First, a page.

Lessons from the Front

Throughout its history, PS Magazine has stressed the importance of proper preventive maintenance, supply procedures and safety to keep vehicles and equipment mission-ready at all times. This was especially true when it was founded during the height of the Korean War and continued through Vietnam, the Gulf War and the decades-long conflicts in Iraq and Afghanistan.

The current war in Ukraine is providing fresh lessons learned about the importance of PMCS and other individual, unit and fleet readiness efforts. These lessons can be gleaned from other operations and locations, as well. Below, you will find links to a variety of external sources that offer insights about why it's critical for Soldiers and warfighters to "own" their vehicles and equipment and ensure they're continually combat-ready.


Why Russia's tank war stalled in Ukraine (CBS News, 3/20/22)

If you're going to drive and operate a main battle tank as a commander, and I have, then you are thinking all the time about fueling that beast. If you're not thinking about fueling that beast, then you're behind. And they appear to have not taken those basic logistical considerations and trying as they move forward.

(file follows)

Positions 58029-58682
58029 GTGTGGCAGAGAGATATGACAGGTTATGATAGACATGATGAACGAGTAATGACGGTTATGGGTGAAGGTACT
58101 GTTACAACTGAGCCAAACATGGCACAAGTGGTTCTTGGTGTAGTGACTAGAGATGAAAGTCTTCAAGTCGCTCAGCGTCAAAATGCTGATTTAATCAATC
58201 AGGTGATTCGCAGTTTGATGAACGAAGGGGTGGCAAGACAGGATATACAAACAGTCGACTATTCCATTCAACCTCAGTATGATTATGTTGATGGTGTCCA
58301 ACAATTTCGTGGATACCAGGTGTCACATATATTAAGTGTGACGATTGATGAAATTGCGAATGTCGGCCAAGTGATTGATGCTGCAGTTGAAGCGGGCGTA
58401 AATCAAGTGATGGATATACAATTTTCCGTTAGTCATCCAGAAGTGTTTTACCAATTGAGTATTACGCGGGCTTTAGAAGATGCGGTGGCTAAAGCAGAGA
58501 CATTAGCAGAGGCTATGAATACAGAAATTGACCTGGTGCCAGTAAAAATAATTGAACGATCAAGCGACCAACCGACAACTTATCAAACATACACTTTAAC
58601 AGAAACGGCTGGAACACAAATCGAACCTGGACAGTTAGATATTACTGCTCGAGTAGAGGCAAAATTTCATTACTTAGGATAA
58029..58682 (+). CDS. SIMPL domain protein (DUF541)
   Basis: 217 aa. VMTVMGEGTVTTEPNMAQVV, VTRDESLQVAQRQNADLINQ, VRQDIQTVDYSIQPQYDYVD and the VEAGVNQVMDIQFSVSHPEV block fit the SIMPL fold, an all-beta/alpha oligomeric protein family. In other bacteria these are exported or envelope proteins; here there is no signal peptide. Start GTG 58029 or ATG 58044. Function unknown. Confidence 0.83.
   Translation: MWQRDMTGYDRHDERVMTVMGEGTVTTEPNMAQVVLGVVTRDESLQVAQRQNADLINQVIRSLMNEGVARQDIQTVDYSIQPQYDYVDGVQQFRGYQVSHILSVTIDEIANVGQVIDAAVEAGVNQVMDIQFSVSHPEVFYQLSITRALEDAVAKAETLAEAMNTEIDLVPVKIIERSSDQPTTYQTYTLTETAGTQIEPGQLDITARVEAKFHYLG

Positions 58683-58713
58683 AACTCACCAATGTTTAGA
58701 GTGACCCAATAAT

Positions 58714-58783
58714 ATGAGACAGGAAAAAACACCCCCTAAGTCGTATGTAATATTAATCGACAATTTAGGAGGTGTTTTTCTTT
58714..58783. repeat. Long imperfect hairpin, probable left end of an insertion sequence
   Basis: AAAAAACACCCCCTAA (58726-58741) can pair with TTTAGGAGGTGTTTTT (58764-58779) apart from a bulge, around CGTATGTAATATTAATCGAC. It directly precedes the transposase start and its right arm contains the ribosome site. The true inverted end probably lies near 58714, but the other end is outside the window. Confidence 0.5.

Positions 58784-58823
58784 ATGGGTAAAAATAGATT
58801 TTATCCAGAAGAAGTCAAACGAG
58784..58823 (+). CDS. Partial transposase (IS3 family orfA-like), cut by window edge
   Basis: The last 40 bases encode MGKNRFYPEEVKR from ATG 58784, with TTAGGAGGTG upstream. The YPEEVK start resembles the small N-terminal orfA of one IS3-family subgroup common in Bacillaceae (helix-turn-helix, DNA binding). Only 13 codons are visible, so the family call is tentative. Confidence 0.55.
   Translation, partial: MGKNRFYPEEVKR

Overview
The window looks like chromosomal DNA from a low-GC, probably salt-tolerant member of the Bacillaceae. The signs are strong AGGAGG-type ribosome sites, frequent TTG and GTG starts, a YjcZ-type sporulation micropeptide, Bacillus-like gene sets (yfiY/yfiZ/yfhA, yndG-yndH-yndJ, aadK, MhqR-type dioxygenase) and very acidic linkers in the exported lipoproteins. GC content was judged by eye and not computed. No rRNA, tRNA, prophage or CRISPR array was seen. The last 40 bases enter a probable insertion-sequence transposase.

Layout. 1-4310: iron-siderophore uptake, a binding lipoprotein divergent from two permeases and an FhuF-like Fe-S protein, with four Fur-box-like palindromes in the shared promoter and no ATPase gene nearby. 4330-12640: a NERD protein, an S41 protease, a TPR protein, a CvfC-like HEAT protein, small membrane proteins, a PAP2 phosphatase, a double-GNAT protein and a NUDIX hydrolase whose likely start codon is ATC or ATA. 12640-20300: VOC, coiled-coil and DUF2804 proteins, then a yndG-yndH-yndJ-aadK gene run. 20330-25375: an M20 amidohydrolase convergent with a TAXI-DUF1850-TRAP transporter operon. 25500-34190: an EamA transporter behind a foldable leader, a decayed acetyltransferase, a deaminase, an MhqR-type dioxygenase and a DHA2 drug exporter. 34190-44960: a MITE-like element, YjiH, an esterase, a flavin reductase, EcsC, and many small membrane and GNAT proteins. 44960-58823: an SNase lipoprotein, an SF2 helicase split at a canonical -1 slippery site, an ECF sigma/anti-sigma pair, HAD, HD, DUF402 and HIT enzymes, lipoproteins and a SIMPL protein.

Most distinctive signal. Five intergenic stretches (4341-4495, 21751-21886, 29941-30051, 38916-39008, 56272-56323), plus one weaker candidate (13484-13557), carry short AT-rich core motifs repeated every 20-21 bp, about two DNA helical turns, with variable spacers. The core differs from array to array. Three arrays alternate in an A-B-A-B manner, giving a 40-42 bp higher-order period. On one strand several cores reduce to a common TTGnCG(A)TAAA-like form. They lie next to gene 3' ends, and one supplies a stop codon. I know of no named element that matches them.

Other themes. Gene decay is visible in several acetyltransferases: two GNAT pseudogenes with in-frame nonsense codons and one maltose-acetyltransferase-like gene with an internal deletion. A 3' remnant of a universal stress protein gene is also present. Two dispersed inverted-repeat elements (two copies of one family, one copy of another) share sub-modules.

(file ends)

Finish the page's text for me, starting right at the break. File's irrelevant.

Opinion: Gen. Petraeus: Invasion reveals a host of weaknesses in Russia's military (CNN, 3/16/22)

But beyond that, the Russians are just surprisingly unprofessional. They clearly have very poor standards when it comes to performing basic tactical tasks such as achieving combined arms operations, involving armor, infantry, engineers, artillery and mortars. They are very poor at maintaining their vehicles and weapon systems and have abandoned many of them. They are also poor at resupply and logistical tasks.

A phone relay capture may be the latest of Russia's communication woes in Ukraine (The Verge, 3/15/22)

The use of insecure, civilian-grade communications systems now seems par for the course for Russian troops operating in Ukraine. Since the invasion began, numerous reports have emerged of Ukrainian security forces intercepting messages sent between Russian military units, a feat made possible by the lack of encryption on Russian communications…Images from the conflict that were shared on social media also suggested that in some cases Russian troops were using unencrypted handheld radios for battlefield communications.

Top American generals on three key lessons learned from Ukraine (Breaking Defense, 3/11/22)

If you’re going to put an army on the move, if you’re going to conduct combat operations, if you don’t have logistics, if you don’t have gas, if you don’t have parts, if you don’t have all the ammunition, then those weapon systems become paperweights. They just sit on the side of the road and you can’t fight [with] them.